Why do people care about history? What do they think knowledge about the old days will tell them? Men and women look at history a little differently. They imagine what the world might have been for each of them.
After several years as a docent at Jamestown Settlement and fielding questions from people from all age groups and parts of the country, I think I understand what we, both men and women, want to learn about history. Jamestown Settlement is a living history museum commemorating the arrival of three English ships in 1607.
Children learn the history: warfare, Pocahontas, starvation, lots of murky action. Jamestown Settlement is a park, a fort, an Indian village, and a dock on the James River holding replicas of the three ships. Children enjoy playing outside where chickens and wild turkeys roam and crafts are demonstrated in the Indian village.
But adults don’t come to Jamestown simply to entertain the children. When they enter the museum they ask questions. They want to know where they fit into the mosaic that makes up American history. Did their ancestors arrive in Virginia four hundred years ago? Unlikely, in physical terms, for most people asking. But they still feel an affinity with the first settlers; somehow they feel a connection.
History and the Need for Women
The first settlers were young men and boys who spent a lot of time fighting with everyone, including themselves. After all, they came to fight, and thought they would fight the Spanish. Sometimes they succeeded in killing each other. These people didn’t have descendants.
So when does American history begin? In my opinion, it happened when the first young settlers realized that to survive, they couldn’t rely on rescue ships from the mother country. To thrive in the new world, they needed to build more than a lonely fort. They needed a place to live and begin families. For that, they needed women.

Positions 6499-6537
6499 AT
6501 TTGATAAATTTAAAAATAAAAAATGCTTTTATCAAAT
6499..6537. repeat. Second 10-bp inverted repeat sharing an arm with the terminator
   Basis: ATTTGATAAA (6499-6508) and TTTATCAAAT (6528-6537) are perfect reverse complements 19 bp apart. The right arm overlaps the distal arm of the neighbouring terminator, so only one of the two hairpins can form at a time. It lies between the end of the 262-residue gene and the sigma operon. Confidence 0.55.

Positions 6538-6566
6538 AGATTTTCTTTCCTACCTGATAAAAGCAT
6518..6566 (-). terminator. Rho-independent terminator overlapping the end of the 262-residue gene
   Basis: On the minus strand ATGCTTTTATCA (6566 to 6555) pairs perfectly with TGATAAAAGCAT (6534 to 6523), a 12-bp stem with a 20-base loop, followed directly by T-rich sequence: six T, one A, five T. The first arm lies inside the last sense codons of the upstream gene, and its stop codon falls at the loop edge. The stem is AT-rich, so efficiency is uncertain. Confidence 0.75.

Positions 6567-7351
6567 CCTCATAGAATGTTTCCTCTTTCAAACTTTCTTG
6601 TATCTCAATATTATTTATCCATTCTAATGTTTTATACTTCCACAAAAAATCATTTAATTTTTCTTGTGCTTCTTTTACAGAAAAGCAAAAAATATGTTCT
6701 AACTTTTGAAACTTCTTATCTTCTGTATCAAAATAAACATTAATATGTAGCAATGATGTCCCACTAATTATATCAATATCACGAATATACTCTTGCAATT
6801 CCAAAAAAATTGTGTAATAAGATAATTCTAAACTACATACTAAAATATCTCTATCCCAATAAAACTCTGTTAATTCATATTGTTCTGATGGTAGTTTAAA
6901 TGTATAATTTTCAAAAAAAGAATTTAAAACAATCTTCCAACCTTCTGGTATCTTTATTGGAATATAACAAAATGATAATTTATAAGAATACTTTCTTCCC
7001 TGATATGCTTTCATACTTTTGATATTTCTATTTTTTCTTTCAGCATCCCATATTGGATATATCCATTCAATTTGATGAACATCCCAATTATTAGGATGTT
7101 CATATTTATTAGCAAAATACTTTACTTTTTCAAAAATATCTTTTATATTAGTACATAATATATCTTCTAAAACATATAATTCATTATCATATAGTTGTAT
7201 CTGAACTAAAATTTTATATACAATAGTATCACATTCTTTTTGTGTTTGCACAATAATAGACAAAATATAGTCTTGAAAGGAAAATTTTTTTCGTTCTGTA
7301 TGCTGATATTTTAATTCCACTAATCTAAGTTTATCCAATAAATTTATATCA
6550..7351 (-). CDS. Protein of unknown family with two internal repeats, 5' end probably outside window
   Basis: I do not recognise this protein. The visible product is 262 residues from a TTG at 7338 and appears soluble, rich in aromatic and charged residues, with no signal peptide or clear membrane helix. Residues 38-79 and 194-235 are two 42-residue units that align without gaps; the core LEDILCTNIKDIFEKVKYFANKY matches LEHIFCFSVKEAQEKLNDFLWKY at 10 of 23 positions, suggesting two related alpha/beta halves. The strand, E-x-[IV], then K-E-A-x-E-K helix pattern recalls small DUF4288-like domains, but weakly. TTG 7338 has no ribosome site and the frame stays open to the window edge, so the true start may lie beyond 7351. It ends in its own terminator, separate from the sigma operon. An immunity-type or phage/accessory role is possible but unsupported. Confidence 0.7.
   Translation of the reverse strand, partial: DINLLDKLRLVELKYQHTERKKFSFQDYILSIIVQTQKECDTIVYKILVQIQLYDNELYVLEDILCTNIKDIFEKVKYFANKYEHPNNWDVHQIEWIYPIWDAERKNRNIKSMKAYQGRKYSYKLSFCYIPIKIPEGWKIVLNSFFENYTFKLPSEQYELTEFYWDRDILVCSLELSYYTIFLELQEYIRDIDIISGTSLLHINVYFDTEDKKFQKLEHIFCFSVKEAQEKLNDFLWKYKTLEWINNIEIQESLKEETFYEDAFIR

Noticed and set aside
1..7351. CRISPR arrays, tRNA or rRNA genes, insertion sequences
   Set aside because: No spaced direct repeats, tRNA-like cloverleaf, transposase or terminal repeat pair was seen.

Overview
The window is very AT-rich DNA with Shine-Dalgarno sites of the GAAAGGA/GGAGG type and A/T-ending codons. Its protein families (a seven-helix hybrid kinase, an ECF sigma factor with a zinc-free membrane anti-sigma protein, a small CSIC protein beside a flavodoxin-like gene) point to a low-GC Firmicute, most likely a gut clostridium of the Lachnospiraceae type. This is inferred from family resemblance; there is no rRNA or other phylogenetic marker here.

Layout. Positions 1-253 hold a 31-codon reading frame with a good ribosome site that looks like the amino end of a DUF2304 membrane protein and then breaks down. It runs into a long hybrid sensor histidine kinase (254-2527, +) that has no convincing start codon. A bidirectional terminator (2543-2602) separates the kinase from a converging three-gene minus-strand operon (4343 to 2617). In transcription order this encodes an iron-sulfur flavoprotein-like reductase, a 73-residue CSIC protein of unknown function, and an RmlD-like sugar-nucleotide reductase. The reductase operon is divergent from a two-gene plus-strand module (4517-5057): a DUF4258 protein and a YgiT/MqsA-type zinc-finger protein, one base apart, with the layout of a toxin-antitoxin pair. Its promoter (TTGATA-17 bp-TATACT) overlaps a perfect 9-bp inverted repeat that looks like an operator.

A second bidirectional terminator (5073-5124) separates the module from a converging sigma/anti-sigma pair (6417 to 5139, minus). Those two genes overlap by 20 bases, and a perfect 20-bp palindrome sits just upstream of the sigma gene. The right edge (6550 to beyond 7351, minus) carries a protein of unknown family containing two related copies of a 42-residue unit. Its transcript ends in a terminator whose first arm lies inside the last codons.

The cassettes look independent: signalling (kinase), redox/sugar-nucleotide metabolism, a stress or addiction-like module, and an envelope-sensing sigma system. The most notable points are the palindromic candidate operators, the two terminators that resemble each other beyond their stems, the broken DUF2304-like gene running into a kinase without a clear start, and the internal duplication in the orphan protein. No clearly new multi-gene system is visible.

In the beginning, the only women around Jamestown came from the native tribes who lived in the area. Archaeology tells us that native women did a lot of the cooking in Jamestown fort. Historians estimate that about a third of the original settlers who arrived on the first ships married Indian women.
After a hundred years or so, with substantial intermarriage with the Indians and the arrival of some women from Europe, Virginia developed a family structure. The wealthy landowners created plantations on which they raised and sold tobacco. There were very few towns; religion was observed in small parish churches paid for and controlled by local parishioners who lived on plantations. Though the colony received a charter to establish a university in 1622, Virginia didn’t get around to accepting that idea until 1693.
Virginia tobacco was highly prized in the mother country and all over Europe, and Virginia planters became wealthy. From 1619 they were also self-governing by an elected House of Burgesses. The mother country sent over governors who were advised by an appointed Governors Council; the more raucous elected House of Burgesses passed all legislation, including tax bills.